The French Bistro, Brasserie and Café: What Makes Their Design Distinct?

You don’t need to have a linguistic background to realize that café = café, but what about those other gastronomic concepts of French origin? how does a french bistro compare to a brasserie francois? Join us for a quick tour as we dive into the food lexicon and discover what makes these types of French-based restaurants distinctive in design.

brasserie / “brewery”: brasseries are the antecedent of gastropubs in the sense that they serve beer (sometimes homemade) and food, but not just “bar food”; You won’t find greasy fries or sad, flimsy burgers here. thoughtful, hearty and satisfying food finds its home in both the breweries of yesteryear and the gastropubs of today. What sets breweries apart from a bistro is that they typically provide more generous serving hours, bleeding late into the night or turning over tables after hours in the afternoon. and in the past they were the place for a good local beer, but now, like 99% of French restaurants, they serve a wine list. Brasseries are historically Alsatian, meaning they come from Alsace-Lorraine, a long-disputed part of France that has changed hands between Germany and France many times. The brasseries, also known as Alsatian brasseries, served as a warm refuge from the constant warfare and thus became a people’s place, serving fancy food, yes, but also sauerkraut or some special from the day (moderate price). .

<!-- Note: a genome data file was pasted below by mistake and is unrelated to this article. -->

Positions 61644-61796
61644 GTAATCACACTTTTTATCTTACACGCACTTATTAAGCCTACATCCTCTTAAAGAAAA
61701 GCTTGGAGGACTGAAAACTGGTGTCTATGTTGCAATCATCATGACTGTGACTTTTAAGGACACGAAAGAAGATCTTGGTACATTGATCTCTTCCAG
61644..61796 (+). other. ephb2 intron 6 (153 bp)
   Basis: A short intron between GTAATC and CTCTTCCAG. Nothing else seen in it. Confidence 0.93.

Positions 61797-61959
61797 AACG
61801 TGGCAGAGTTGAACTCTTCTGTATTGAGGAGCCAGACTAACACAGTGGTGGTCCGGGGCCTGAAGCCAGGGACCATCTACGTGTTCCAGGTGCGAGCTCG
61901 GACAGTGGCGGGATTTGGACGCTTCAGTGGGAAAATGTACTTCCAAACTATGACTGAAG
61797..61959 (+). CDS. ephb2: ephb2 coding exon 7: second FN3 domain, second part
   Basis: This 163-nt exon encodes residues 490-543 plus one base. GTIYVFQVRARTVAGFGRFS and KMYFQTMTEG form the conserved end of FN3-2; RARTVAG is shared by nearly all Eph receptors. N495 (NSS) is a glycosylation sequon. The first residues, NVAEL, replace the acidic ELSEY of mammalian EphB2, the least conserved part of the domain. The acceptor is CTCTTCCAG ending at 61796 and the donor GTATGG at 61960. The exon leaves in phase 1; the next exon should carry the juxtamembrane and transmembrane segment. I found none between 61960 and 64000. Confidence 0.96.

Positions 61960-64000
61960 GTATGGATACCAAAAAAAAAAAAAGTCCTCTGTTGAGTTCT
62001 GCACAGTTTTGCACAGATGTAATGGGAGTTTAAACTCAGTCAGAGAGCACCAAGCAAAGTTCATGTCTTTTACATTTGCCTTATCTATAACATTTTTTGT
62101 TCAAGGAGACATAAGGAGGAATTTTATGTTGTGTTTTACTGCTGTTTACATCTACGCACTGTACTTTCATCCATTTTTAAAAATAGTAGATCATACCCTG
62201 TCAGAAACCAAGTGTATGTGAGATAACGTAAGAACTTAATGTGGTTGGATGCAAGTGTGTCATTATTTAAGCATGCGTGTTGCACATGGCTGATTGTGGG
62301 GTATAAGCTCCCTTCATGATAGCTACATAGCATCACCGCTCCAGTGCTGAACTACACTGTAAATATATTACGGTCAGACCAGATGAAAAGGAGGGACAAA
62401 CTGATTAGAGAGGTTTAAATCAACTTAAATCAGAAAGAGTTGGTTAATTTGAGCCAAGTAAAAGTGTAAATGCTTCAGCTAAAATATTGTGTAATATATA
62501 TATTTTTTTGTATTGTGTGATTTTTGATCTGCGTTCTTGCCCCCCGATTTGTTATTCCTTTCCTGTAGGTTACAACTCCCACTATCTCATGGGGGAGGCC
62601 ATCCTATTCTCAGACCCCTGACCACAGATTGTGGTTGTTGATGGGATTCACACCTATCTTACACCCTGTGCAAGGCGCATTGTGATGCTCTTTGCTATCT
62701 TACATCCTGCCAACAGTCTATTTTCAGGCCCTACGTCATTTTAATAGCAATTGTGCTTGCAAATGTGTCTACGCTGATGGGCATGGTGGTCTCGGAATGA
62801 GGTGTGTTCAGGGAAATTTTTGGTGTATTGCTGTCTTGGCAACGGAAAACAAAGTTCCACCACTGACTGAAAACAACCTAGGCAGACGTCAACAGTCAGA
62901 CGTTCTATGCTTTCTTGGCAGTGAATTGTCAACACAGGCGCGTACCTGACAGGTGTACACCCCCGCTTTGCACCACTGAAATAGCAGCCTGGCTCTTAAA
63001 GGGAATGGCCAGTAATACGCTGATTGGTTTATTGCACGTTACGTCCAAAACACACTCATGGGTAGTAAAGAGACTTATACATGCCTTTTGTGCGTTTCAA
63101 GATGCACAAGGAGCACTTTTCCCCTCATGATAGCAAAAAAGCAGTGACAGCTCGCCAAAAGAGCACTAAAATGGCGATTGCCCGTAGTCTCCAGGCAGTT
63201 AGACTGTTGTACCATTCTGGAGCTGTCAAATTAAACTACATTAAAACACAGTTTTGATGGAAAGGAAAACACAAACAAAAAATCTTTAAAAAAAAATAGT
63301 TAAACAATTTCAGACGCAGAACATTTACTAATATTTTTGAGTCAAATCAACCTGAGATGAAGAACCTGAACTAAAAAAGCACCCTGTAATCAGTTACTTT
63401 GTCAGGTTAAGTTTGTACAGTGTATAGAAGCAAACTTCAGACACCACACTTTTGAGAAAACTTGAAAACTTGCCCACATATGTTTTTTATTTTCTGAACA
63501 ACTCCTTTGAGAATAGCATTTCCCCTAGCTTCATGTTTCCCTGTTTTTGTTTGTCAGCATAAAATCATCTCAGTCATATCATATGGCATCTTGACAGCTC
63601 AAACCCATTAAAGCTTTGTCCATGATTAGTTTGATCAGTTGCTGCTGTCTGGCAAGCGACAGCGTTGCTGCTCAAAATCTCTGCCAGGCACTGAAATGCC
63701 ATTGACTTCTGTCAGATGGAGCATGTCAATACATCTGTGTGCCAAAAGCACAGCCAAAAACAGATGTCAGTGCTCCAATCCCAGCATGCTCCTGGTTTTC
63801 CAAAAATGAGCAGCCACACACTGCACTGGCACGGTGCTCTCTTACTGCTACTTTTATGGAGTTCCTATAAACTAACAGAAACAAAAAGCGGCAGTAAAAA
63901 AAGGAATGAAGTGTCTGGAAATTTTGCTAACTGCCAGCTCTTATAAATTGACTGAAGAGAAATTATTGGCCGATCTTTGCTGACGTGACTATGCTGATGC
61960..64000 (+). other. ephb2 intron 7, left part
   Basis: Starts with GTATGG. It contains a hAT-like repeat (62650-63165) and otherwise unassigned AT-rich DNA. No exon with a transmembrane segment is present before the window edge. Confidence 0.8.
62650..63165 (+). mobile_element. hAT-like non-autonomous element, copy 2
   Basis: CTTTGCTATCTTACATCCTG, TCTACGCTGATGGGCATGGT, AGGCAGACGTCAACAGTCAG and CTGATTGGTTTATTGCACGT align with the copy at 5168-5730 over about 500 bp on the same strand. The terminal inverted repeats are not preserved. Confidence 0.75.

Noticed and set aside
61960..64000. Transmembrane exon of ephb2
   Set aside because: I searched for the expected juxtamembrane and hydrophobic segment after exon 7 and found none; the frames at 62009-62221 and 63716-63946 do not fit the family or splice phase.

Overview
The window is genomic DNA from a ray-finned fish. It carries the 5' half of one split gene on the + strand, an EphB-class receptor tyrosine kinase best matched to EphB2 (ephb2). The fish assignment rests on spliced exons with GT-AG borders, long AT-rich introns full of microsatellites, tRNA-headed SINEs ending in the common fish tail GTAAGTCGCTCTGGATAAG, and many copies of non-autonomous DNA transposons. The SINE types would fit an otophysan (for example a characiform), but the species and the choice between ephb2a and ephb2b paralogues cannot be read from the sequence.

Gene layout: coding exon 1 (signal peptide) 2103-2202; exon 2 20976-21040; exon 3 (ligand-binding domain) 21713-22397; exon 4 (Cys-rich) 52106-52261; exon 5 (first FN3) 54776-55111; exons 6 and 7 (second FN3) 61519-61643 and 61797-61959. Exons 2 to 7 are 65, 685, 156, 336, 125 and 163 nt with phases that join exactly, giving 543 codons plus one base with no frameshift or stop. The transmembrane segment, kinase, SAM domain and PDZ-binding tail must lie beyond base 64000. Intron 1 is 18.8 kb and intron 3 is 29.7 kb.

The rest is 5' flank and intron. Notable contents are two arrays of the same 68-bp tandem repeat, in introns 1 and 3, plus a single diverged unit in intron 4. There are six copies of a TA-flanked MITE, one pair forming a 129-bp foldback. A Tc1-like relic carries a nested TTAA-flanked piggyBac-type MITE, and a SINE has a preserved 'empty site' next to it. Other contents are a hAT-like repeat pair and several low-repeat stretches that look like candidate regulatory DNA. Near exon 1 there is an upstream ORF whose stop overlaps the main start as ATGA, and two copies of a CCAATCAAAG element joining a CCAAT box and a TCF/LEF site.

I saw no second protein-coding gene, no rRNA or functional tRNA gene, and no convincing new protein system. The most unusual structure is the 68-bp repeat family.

Reading: Classic french cafe interior

credit: http://www.woodsbagot.com/wp-content/uploads/2013/09/WhyRailBody1.jpg

See also: Black and White Mural to Make Your Cafe and Restaurant Look Elegant and Simple

design detailssome say the brasserie has endured because of nostalgia: it emerged during the belle epoque in france, widely considered to be one of its most glamorous and romantic periods. art nouveau followed immediately after, a distinctive style that appreciated organic objects for inspiration and relied on curves, flourishes, and serif (!) fonts. some of the designs from this era, from chairs to subway station doors, balconies and window frames, are reminiscent of vines climbing a wall or bursts of flowers set in landscapes of muted complementary colors with a sienna tint, as if they too knew The “good old days” (translation of la belle epoque) would soon be a thing of the past. Bofinger, reputedly the oldest brasserie in Paris, is an art nouveau time capsule. The chandeliers are silver snakes. The molding is ornate. there is a large stained glass installation in the center many brasseries, even if they haven’t been around for over 150 years, retain these details or offer a new update to deliver the satisfying design experience of their predecessors.

bistro / “fast” in Russian / from the French word ‘bistreau’, “innkeeper” a French bistro has its associations with family: family ownership and family hours. that means lunch from 11 to 3 p.m. m. and a break in the middle to tend to the children and refresh the store. dinner from 7-12am. the menu may not change its offerings for lunch or dinner, serving the same menu all day. A small selection of wine and beer also used to rotate. The French bistro traditionally served simpler food (traditionally, the nouveau bistro movement was run by chefs who wanted to provide an unpretentious, intimate setting while serving unique and complex cuisine) at more affordable prices. the bistro atmosphere can encourage guests to linger and chat after their meal, a kind of café/restaurant hybrid, rather than feel like they have to leave once the bill has arrived. There are rumors that bistros got their name from the Russian word “bistro”, which means fast, during the Russian occupation of France. Russians were looking for a quick bite, so the name “bistro” worked as an all-in-one restaurant title. but not everyone agrees on this.